In Victoria, the HPV Gardasil®9 vaccine is available free-of-charge under the National Immunisation Program to:
• people aged 12 to 25 years
Adults aged 26 years and older are not typically recommended for HPV vaccination. This is because people 26 years and older have usually already been exposed to HPV.
If you aged are 26 years and over and you wish to be vaccinated for HPV, you should talk to your doctor and seek their advice.
People aged 26 years and older may need to pay for HPV vaccination. The cost will vary depending on the brand, dosage, where you get vaccinated and whether you are eligible for any concessions. You should discuss your circumstances with your immunisation provider.
Where can I get vaccinated for HPV?
Most people in Victoria are vaccinated free-of-charge by their local council through the Secondary School Immunisation Program.
Councils and schools work together to coordinate parent/carer consent for vaccination, and sessions are usually held during school hours.
People in Victoria can be vaccinated for HPV:
- at school
- in a local council vaccination clinic
- at the general practitioner (GP) clinic
- in some pharmacies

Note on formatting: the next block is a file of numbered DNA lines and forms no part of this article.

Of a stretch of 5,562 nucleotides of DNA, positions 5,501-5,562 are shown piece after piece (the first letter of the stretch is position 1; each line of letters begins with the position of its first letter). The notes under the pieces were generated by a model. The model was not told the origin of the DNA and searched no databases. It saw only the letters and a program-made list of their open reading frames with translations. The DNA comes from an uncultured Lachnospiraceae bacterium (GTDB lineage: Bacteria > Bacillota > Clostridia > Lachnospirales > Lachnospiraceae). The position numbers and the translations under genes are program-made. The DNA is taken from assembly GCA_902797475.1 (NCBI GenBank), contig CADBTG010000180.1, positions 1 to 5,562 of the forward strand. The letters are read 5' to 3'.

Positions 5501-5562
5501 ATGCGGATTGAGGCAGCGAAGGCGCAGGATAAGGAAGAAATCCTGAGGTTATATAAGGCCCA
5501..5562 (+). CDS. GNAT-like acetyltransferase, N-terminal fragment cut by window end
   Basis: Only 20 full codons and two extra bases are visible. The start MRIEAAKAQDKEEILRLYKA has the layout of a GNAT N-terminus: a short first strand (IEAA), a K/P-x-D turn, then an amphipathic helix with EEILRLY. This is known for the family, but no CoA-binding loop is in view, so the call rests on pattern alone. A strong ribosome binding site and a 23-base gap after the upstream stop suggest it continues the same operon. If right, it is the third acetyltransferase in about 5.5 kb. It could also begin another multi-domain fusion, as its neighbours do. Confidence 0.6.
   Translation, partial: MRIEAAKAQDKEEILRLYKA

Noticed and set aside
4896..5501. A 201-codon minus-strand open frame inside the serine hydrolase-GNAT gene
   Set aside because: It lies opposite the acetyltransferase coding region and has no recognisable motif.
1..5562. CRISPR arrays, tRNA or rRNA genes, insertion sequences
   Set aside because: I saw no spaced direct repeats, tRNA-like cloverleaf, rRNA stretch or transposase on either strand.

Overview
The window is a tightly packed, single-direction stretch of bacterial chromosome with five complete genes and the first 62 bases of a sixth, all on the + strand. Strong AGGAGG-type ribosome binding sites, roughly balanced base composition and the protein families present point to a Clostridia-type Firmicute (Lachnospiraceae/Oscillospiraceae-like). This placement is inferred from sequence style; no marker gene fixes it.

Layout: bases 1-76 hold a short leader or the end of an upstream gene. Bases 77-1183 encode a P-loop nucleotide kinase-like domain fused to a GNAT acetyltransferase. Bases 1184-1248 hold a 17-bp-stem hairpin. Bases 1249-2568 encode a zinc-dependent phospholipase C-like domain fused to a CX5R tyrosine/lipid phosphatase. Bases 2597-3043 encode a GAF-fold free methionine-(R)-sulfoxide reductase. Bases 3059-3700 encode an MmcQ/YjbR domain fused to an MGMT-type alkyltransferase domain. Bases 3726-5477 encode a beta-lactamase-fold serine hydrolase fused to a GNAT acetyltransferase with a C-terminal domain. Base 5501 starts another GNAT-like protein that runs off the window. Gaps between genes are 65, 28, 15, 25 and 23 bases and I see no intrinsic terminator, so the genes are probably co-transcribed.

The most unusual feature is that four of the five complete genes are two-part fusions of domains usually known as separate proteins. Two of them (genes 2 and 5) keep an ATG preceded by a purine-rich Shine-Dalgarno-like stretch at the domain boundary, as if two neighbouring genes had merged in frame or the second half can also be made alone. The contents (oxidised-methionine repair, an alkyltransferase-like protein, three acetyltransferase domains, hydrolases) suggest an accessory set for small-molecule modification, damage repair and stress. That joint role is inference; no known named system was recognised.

While the vaccine is free for people aged 12 to 25 years, some GPs and community pharmacies may charge a vaccine administration fee. You should discuss expected costs with your chosen vaccination provider when you make your appointment.
Effectiveness of the HPV vaccine
The vaccine program in Australia has successfully reduced rates of HPV infections, genital warts and pre-cancer of the cervix.
Since the introduction of the National HPV vaccination program (in 2007 for females and 2013 for males and people of other genders) the incidence of:
- high-grade cervical abnormalities in young Victorian women (under 18) decreased by nearly 50%
- genital warts in young people (under 21) reduced by 90%.
The original HPV vaccine was first given in the major vaccine studies in 2003. The latest research shows the vaccine still offers close to 100% protection more than 10 years after it was received, and this protection shows no sign of weakening. This research is ongoing.